In high school, we were taught there were three separate but equal branches of government. But in practice, separation of powers, this year’s theme for the American Bar Association’s Law Day (celebrated each year May 1), has been more of an ephemeral goal than reality.
In its most simple terms, under the Constitution, Congress is empowered to make the laws (Article I); the Executive Branch to enforce the laws enacted by Congress (Article II); and the Judicial Branch to interpret the laws enacted by Congress and signed into law by the president (Article III). In practice, the checks and balances contemplated by the founders have been substantially eroded.
Article III of the Constitution provides for the establishment of the Supreme Court but left it to Congress to create lower federal courts. Immediately after ratification, Congress enacted the All Writs Act of 1789, which authorizes federal courts to issue writs of mandamus to compel the executive branch to perform duties prescribed by law. In 1803, a unanimous Supreme Court held, in Marbury v. Madison, the court could not compel the issuance of a commission to William Marbury announced by outgoing President John Adams. In so doing, it held for the first time it could declare acts of Congress to be unconstitutional and unenforceable, thus establishing the principle of judicial review.
Equally important to the doctrine of separation of powers is the concept of federalism, embodied in the 10th Amendment to the Constitution, ratified in 1791. The text of the amendment is short: “The powers not delegated to the United States by the Constitution, nor prohibited by it (the Constitution) to the States, are reserved to the States respectively, or to the people.”
The federal judiciary now appears to be willing to assert its power over state legislative decisions, at least insofar as it deems it necessary to protect the right to equal protection and the right to assembly. In most states, congressional districts are drawn by the state legislature and are nearly always drawn on partisan lines. Under the principles of separation of powers and federalism, one would be excused for believing the drawing of congressional districts by the states’ legislatures are not the province of the Supreme Court. But indeed, the court has begun to assert itself into cases involving challenges to partisan gerrymandering.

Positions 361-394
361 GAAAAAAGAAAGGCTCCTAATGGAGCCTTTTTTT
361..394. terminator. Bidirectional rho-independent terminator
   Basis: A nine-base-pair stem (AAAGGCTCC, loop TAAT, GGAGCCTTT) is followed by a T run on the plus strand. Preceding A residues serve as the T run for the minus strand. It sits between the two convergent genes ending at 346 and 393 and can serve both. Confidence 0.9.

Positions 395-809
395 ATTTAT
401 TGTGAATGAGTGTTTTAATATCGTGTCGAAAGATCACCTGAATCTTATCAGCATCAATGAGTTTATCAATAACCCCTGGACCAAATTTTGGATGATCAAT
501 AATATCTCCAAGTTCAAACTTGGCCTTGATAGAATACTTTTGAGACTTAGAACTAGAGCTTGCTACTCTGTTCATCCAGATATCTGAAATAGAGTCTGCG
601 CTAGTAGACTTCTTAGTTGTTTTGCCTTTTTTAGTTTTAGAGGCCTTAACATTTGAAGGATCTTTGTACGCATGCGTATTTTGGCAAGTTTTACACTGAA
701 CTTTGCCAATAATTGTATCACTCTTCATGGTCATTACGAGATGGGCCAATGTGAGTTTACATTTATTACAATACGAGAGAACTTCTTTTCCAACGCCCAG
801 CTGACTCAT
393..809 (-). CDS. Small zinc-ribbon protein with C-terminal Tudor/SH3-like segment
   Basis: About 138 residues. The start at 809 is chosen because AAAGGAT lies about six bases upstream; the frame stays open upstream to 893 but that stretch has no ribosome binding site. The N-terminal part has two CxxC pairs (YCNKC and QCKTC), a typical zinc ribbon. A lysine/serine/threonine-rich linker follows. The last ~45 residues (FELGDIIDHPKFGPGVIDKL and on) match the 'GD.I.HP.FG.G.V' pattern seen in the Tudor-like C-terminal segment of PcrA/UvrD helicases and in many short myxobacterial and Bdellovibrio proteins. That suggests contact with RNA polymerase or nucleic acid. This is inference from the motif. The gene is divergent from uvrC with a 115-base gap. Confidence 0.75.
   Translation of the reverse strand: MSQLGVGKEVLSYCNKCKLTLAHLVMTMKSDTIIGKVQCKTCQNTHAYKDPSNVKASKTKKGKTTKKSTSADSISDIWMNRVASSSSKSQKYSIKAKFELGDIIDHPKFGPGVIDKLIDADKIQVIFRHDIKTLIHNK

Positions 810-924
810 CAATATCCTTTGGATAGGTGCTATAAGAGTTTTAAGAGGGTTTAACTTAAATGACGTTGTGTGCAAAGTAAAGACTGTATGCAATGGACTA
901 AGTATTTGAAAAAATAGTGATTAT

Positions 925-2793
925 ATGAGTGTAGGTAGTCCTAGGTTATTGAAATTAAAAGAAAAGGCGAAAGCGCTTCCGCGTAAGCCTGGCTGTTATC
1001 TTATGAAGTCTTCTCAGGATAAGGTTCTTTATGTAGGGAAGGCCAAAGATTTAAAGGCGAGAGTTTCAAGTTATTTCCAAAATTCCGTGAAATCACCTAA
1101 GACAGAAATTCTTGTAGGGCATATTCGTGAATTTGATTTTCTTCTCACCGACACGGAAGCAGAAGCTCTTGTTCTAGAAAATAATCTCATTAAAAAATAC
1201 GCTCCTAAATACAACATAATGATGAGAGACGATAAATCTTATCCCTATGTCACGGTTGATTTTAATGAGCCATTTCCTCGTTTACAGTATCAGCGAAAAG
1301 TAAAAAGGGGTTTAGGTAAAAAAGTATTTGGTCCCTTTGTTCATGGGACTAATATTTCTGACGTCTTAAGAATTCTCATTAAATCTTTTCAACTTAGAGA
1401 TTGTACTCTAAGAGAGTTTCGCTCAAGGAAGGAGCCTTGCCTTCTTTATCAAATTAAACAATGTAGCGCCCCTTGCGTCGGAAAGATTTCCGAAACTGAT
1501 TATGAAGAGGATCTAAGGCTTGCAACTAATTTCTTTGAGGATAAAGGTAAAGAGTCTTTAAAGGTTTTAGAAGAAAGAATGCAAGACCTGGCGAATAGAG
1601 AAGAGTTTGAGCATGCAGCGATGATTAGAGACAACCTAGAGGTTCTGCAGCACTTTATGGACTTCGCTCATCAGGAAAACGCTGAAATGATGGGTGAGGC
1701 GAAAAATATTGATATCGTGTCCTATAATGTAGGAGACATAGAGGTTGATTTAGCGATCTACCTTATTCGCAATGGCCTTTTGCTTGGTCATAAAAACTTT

The court has had little difficulty in ruling that gerrymandering along racial lines is unconstitutional. For example, last year, in Cooper v. Harris, a majority made up of Justices Elena Kagan, Stephen Breyer, Ruth Bader Ginsburg, Sonia Sotomayor and Clarence Thomas (no, that’s not a typo) held two North Carolina congressional districts were unconstitutionally gerrymandered along racial lines. The districts were redrawn by the Republican legislature in 2011 as part of a nationwide effort after the 2010 wave election to solidify Republican control of state legislatures and Congress.
Earlier, in 2004, writing for the plurality in Veith v. Jubelirer, Justice Antonin Scalia wrote “political gerrymandering claims are nonjusticiable because no judicially discernible and management standards for adjudicating such claims exist.” The opinion was joined by Chief Justice William H. Rehnquist and Justices Sandra Day O’Connor and Thomas.
Justice Anthony Kennedy filed a concurring opinion in which he agreed with the result but concluded the possibility of judicial relief should not be foreclosed because a satisfactory means of redress had yet to be found.
“Our willingness to enter the political thicket of the apportionment process with respect to one-person, one-vote claims makes it particularly difficult to justify a categorical refusal to entertain claims against this other type of gerrymandering,” Kennedy wrote.
There are now two cases before the Supreme Court in which it has granted review of political gerrymandering cases, involving Wisconsin and Maryland. Other than Thomas, all of the justices in the plurality are gone. Kennedy and Justice, who dissented, remain on the court. No one can predict how Chief Justice John Roberts and Justices Samuel Alito, Kagan, Sotomayor, Ginsburg or Neil Gorsuch will come down. Nor can the court’s decision not to intervene when the Pennsylvania Supreme Court struck down that state’s partisan gerrymandering as violative of the Pennsylvania Constitution be seen as an indication of where the court is leaning.
One thing is certain: if the court rules that either Wisconsin or Maryland’s political gerrymandering is unconstitutional, elections will be fairer and less prone to partisan manipulation.
Steven K. Fedder of Fedder & Janofsky LLC is a trial lawyer who practices in state and federal courts and can be reached at email@example.com.